So looking forward into 2019, my hopes (I dare not call them plans anymore):
I want to publish the dozen more episodes of New Rustacean that I had planned for 2018! At my current rate of about two a month, that’ll take me the first six months or so of the year. Once I’m through that list, I’ll have covered the entirety of the language and quite a few of the most important crates in the ecosystem. But there are always new things happening, so I’ll have some interesting decisions to make about where to take the show.
I’m also going to keep producing Winning Slowly with Stephen Carradini. We have not yet nailed down what Season 7 will focus on or look like yet, but we’re far from done. The issue is not finding something to talk about, but narrowing it down to which specific things we want to zoom in on! We also have an interview lined up in January (which will come out as an inter-season standalone episode) which we’re very excited about. It’ll be quite different from the other interviews we’ve done, and represents an important step forward for the show.
Reading and Writing
My reading and writing goals for the year ahead are intentionally modest. I’ve consistently failed to achieve my more ambitious goals over the past few years, and I’m rather chastened by that. I also have to remind myself fairly often that I will, Lord willing, have many decades of life when I don’t have my kids around. That means both that there is plenty of time to spend on reading and writing later and that there is not very much time to spend with my daughters later. Insofar as I want to continue reading and writing in important ways—and I do!—I need to make my reading and writing time count by approaching them in more focused and targeted ways.
I have people ask me quite regularly for recommendations on various topics, and I simply can’t give them! That needs to change, so I want to read at least four popular level books on theology or culture—about one a quarter. My plan is to review them in this space, but also (more importantly!) to be able to point people in my church toward or away from them. In the long-term, I would love to take up a role (official or not) as a custodian of our church’s library.
I also want to keep my mind sharp and growing on theology, culture, politics, art, etc. I’ve very much felt the lack of engagement on that over the last few years (and have said so here more than once). In that connection, I aim to work through two academic works on theology, and two on some other aspect of culture. I have yet to decide what those will be. Most likely I’ll start by finishing the volumes I already started, but I also expect to spend a bit of time on Patristic Christology, as I’m teaching a class on the person and nature of Jesus in August for our church.
Writing-wise, I know that I’ll continue blogging here. However, I actually hope to blog less overall. The time I spent writing 70,000 words this year was time well-spent, but as I note time and again, I have a hard time not blogging. I plan to work on that in a couple ways.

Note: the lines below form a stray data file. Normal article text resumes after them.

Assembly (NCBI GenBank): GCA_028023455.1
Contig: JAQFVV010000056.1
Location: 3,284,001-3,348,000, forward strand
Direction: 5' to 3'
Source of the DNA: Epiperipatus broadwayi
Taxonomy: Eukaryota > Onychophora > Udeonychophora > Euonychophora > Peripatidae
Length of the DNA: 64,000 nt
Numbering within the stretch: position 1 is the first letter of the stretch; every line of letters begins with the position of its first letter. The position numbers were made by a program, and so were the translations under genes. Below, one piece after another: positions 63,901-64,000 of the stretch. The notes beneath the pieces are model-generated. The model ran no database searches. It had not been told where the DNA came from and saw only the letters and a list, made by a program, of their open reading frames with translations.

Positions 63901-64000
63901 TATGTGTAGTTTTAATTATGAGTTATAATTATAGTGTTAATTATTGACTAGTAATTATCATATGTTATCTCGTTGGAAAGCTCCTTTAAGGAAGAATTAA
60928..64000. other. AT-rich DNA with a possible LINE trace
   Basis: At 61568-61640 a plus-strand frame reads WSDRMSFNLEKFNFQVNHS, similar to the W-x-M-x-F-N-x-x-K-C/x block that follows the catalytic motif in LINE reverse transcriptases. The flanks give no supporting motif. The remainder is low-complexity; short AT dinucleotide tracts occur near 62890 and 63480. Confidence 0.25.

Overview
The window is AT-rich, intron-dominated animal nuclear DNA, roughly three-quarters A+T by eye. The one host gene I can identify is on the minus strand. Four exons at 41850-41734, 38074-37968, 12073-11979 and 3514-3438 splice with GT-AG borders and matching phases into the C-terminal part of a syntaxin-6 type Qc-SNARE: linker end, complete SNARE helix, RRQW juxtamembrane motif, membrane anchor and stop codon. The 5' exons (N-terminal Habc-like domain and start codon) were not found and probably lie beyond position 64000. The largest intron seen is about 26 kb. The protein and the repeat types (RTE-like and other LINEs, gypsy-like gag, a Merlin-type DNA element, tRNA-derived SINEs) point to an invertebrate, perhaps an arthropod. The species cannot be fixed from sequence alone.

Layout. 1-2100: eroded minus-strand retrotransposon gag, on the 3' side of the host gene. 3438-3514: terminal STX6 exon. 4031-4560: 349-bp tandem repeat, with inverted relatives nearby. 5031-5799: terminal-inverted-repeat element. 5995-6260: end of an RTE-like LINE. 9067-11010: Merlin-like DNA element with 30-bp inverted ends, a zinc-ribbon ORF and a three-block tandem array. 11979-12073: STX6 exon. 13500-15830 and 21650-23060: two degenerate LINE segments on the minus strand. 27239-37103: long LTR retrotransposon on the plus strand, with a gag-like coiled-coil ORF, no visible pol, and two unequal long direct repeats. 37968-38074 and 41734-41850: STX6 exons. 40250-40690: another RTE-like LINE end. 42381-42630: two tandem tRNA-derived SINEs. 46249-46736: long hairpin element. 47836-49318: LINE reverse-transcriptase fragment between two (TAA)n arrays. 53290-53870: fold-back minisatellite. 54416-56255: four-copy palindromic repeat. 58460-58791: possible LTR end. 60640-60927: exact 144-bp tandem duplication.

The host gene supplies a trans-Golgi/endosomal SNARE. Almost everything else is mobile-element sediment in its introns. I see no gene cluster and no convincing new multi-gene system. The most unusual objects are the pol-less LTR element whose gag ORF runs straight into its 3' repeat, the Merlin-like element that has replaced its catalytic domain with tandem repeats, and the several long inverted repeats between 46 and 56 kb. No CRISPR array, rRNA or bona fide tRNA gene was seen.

First, I’m going to try to evaluate, with each idea I have, whether it should be a blog post or just go in my Zettelkasten. So much of my writing over the last decade has been a kind of public thinking-out-loud. That’s good, but I also feel much more need to polish something if I’m going to publish it than if it’s a private note. The way I polish a blog post is nothing like the way I polish essays, of course, but I do spend some time clarifying and adding nuance. Even when specifying an assumed audience, I need to be more careful if I am writing for others than if I am working something out by writing about it for myself. As a result, I expect a lot of things which might have ended up on the blog in the past to just go in Bear.
Second, I plan (and we’ll see how this goes), I’m going to try very hard to write fewer blog posts in favor of more well-developed essays. About a month ago, I started drafting an essay which seems like it might be legitimately important. Unfortunately, even though it is certainly more worth my time than the things I have written since then (1, 2, 3, 4, 5, 6), I have not made progress since the day I started it. It’s not that my notes on research and note-taking are worthless. Rather, it’s that there is a cost to spending my limited time on writing those instead of more important writing efforts.4 At a minimum, I intend to do even less polish on those posts than I have to date, when I let myself write them.
I have a handful of goals for this year in terms of physical health:
I want to lose about 10 pounds. I’m at a healthy weight currently, but I felt and performed at my best a few years ago when I was down in my target weight range. This is going to require tweaking the content, rather than the quantity, of what I eat, and introduce more variation into the kinds of exercise I’m doing. I can tell both that my metabolism has shifted as I’ve hit my 30’s, and that I’ve acclimated to the workout load that I’ve more-or-less consistently held over the last eight years. It’s annoying, honestly!
I plan to participate in the Courage Classic again with my dad, and I’d like to do the 80-mile route at least one of the days. Maybe both days, if he and I are both trained for it! Unfortunately, this probably means investing in a new bike. The one I have currently is almost twenty years old, and it’s a good bike… but it’s increasingly going to need parts replaced. So: CraigsList here I come.